Burn After Reading

Featured In Issue 138, January/February 2009

WSR Score3.5
Basic Information on new release titles is posted as soon as titles are announced. Once reviewed, additional data is added to the database.
Universal Studios Home Entertainment
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Pervasive language, some sexual content and violence
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Single Side, Dual Layer (BD-50)
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Not Indicated
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Joel Coen & Ethan Coen
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DTS HD Lossless 5.1, DTS 5.1
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Burn After Reading is an outrageous spy comedy about murder, blackmail, sex addiction, and physical fitness. When a disc filled with some of the CIA's most irrelevant secrets gets in the hands of two determined, but dim-witted gym employees, the duo are intent on exploiting their find, resulting in a non-stop series of hilarious encounters. (Gary Reber)

Special features include the following featurettes: Finding The Burn—the making of Burn After Reading (HD 5:31); DC Insiders Run Amuck—the cast creates the world of Washington, D.C. insiders, all trying to get ahead or find true love (HD 12:24); and Welcome Back, George, a comedy piece featuring George Clooney as he returns for his third collaboration with the Coen brothers (HD 2:51).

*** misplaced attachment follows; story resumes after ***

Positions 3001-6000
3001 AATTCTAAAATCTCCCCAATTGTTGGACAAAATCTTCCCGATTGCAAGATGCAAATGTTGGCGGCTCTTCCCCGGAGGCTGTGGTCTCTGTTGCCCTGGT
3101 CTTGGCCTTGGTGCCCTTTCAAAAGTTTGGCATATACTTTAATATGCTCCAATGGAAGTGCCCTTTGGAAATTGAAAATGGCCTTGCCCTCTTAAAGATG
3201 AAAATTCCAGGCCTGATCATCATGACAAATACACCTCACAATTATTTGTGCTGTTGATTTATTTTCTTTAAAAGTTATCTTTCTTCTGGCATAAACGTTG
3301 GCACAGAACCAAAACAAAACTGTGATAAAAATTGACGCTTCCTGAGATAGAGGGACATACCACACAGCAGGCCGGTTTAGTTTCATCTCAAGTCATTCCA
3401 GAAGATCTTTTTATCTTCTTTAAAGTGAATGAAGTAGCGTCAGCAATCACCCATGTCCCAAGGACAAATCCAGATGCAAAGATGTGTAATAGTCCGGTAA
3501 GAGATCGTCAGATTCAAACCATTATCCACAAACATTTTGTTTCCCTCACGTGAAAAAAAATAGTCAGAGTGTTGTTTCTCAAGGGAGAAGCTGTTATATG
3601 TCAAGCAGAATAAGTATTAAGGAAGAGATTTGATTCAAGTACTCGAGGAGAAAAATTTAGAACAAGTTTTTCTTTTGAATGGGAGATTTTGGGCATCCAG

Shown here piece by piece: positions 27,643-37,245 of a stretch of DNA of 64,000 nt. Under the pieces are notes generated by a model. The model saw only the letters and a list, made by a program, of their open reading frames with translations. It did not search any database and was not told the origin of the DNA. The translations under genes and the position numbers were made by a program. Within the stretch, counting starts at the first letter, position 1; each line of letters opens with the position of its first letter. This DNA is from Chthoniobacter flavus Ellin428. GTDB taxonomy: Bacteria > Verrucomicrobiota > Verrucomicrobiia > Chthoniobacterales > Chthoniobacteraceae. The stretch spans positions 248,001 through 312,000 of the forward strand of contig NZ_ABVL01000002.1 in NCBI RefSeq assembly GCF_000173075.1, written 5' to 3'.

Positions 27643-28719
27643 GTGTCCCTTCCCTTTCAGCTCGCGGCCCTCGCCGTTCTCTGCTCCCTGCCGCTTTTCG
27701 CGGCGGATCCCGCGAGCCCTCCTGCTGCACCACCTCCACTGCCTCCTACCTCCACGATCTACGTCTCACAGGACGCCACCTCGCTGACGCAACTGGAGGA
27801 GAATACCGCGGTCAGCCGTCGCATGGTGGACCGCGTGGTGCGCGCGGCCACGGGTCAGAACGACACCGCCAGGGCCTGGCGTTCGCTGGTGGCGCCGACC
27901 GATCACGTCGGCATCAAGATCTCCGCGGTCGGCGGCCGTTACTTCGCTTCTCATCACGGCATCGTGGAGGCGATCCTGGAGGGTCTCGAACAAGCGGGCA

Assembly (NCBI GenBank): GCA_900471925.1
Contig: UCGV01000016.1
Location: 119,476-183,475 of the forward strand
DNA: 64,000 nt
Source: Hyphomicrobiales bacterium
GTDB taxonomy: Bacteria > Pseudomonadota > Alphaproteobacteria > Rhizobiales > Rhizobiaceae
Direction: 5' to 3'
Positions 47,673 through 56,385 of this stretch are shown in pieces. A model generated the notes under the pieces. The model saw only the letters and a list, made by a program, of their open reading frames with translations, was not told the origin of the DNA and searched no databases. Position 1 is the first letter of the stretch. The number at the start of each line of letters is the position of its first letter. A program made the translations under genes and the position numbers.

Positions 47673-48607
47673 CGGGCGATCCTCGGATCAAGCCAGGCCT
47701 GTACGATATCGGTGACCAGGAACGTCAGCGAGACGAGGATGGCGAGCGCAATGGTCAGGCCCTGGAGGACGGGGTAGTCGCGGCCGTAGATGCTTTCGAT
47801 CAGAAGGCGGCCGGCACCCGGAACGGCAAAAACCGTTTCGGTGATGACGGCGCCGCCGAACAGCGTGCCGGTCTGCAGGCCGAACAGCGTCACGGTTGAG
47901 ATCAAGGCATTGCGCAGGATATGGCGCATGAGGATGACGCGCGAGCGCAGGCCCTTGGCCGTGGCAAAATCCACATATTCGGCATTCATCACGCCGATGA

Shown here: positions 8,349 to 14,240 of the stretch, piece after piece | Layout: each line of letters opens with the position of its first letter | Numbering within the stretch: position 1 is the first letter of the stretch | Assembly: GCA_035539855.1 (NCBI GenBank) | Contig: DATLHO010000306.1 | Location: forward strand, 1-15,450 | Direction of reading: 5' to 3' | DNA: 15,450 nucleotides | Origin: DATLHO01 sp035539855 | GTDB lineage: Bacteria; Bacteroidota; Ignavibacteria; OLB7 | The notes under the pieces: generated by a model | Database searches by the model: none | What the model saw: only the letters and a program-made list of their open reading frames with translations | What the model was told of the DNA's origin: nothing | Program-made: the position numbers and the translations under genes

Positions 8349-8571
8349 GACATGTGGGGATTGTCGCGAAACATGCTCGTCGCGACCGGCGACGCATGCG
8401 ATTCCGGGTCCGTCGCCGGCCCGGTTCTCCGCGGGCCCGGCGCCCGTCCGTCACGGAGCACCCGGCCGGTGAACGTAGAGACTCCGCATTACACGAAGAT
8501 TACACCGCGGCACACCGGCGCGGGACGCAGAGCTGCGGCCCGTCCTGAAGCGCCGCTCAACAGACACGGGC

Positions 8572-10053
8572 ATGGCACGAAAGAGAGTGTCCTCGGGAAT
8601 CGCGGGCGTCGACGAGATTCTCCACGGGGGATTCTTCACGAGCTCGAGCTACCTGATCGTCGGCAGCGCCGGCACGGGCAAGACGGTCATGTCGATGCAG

The 1080p VC-1 1.85:1 picture quality overall is pleasing, with a natural color pallette, good contrast and shadow delineation, and deep blacks. But scene quality is variable. Fleshtones are generally naturally rendered, with excellent detail on close-up shots. Noise is noticeable throughout but is generally not objectionable. Overall, this is a pleasing picture for the most part but exhibits scenes that degrade the overall experience. (Gary Reber)

The DTS-HD Master Audio™ 5.1-channel soundtrack is a typical production with dialogue not supported beyond monaural. Effects fill out the stereo front channels and the surround channels nicely, though. Surround envelopment is heavily dependent on the music score. The music is recorded well, with good fidelity and a wide and deep soundstage that extends into the surrounds and provides occasional surround envelopment. While nicely recorded, this is a conventional soundtrack. (Gary Reber)